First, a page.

The reasons for aluminum holding this advantage include, the generally higher abundance in nature, ease of refining and manufacture, ease of recyclability, low energy requirement and non-toxic nature. In the case of copper on the other hand, these characteristics are either non-existent or applicable to a lesser degree.
6. Electrical Resistance
The term ‘resistance’ refers to the rate of opposition that a substance has, to the flow of electricity. In simple words, it is the amount of ‘resistance’ that a substance offers, when electrons are allowed to flow in them.
This is very important when it comes to PCB design, as it can have an effect on the overall function and stability of the component. Given that copper has a higher density than aluminum, it tends to have a lower resistance than aluminum.
Due to this reason, copper makes for an ideal choice where there is a requirement for thinner circuits and faster electricity transfer.
The term ductility is a reference to undergo plastic deformation, before rupturing. While both aluminum as well as copper, being metals, is ductile, they do have variability in this regard. In general, copper offers a higher degree of ductility in comparison to aluminum, making it a generally suitable option for PCBs.
Copper is heavier than aluminum, due to its higher density per unit area.This is an important characteristic difference, which makes itself apparent in the design of PCBs.
In applications where light-weight construction is required more than anything else, aluminum is the preferred material of choice. On the other hand, applications where weight is not much of an issue, tends to be the ones where copper is widely used.
One of the most common aspects of a PCB design, is that of drilling. The design of all PCBs in general, is made using a main substrate layer such as fiberglass, and on top of which are the metal ones that carry the electricity. In multi-layered PCBs, this process can be repeated multiple times, until the required number of layers is achieved.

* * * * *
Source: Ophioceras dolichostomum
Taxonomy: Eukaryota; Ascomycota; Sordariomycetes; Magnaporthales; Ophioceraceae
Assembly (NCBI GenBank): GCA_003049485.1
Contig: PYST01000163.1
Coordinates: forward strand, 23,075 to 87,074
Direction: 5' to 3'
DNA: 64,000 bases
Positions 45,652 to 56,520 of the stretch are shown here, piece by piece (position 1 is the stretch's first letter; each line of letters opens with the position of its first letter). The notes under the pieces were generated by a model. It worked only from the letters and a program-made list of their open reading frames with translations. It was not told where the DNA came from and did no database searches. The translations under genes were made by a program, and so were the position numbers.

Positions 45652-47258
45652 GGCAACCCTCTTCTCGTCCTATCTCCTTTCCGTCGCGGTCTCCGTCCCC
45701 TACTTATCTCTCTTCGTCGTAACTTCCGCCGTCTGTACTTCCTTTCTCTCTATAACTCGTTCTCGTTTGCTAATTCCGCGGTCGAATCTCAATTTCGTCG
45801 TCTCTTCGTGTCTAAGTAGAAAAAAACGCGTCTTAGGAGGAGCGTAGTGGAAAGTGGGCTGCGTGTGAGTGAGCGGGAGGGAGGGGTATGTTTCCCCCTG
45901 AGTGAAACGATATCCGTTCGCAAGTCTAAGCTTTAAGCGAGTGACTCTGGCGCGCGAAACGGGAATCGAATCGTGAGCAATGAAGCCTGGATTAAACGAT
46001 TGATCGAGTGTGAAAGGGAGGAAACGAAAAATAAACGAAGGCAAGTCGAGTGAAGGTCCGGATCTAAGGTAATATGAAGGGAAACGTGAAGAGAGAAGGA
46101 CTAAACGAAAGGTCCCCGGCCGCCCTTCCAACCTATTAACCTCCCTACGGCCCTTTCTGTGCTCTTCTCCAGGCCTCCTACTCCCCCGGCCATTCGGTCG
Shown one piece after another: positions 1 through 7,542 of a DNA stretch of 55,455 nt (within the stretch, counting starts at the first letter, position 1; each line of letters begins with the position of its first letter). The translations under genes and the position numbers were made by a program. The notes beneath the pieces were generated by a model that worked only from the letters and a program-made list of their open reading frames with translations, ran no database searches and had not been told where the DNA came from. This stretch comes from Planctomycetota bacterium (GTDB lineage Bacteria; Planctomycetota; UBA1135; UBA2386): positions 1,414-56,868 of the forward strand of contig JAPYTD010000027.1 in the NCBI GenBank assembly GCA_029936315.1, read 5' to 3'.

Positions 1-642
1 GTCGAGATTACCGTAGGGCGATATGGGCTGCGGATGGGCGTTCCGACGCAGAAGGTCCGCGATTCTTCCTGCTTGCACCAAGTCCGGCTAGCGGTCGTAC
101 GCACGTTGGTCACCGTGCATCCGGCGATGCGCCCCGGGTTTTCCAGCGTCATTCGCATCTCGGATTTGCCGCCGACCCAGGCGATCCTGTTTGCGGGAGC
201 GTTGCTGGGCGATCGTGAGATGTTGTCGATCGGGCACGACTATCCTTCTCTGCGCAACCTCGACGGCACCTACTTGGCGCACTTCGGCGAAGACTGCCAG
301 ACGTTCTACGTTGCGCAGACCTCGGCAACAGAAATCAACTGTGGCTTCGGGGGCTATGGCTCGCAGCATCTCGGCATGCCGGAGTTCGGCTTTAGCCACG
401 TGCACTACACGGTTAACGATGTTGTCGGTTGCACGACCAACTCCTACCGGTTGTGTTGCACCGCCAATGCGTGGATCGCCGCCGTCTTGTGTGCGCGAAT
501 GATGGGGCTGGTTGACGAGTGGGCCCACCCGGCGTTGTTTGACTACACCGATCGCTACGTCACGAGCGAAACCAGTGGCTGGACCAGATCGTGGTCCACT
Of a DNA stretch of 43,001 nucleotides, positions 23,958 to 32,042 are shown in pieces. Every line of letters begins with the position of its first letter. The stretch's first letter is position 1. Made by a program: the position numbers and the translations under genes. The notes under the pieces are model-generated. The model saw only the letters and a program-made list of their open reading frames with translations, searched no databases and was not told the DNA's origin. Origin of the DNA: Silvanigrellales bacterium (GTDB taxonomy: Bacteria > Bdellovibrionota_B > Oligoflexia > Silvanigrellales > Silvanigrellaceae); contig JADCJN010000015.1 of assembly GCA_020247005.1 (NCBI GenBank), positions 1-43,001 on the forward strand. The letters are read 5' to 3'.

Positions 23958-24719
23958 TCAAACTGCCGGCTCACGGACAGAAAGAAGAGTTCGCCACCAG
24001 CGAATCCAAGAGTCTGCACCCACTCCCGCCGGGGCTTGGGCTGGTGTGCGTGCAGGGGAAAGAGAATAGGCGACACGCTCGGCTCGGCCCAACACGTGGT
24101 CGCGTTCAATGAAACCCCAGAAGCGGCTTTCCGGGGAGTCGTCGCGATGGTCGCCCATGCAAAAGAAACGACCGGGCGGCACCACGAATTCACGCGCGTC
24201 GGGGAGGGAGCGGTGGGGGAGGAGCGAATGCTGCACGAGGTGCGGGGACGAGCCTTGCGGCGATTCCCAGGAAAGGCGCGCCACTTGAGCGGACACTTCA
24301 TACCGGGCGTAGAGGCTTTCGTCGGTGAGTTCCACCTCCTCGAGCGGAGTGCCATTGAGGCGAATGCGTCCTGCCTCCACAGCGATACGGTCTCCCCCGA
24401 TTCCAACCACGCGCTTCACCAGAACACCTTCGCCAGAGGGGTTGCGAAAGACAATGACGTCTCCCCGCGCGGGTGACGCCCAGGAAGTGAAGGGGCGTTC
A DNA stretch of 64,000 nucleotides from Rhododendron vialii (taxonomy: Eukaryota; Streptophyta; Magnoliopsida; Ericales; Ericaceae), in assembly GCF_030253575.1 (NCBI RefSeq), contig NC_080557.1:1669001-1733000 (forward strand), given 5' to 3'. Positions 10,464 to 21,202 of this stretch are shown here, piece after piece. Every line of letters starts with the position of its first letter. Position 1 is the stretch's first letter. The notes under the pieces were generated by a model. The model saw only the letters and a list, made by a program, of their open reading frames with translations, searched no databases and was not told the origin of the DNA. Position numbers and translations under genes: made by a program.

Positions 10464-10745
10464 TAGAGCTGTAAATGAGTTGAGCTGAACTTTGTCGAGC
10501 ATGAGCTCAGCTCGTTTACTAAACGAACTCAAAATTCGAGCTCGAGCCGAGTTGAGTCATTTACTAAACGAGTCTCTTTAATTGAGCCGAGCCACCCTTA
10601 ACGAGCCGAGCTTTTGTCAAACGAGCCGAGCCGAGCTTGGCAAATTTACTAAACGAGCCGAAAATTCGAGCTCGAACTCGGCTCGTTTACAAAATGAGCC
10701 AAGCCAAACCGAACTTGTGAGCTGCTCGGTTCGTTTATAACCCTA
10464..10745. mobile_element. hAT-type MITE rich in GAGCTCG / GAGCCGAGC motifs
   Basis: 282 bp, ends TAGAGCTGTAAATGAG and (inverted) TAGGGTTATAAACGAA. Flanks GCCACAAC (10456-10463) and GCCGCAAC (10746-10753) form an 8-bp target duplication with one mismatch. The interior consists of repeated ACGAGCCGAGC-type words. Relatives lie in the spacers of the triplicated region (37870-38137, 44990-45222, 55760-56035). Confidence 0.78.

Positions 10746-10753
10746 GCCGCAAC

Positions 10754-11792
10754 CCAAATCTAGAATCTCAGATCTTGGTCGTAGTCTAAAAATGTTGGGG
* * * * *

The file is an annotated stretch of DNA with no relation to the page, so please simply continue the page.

The design of dual or multilayered PCBs is in turn, requires the circuit to be drilled through, for the different sides to be ‘connected’ to each other. And this is where the challenge lies. When it comes to drilling the hole, copper is an ideal candidate, while the same cannot be said about aluminum. It is for this reason that aluminum PCBs tend to be restricted to those circuits where only one single layer is required, while copper is widely used in applications where multiple ones are necessary.
The applications of PCBs are widespread in the world of technology, with the component being used in just about everything imaginable. At the same time however, the type of PCB in use varies from application to application. In general, almost all standard PCBs in use are those made using copper. The aluminum ones on the other hand, although used in many applications, make their presence most felt in cases where there are light-based requirements, such as lighting, scanning, etc.
Last but not the least, the above mentioned points lay out some of the main differences between the two different varieties of PCBs. In addition to these, there are several others as well, which are worth mentioning, albeit of lesser importance, in comparison to the ones that has been explained.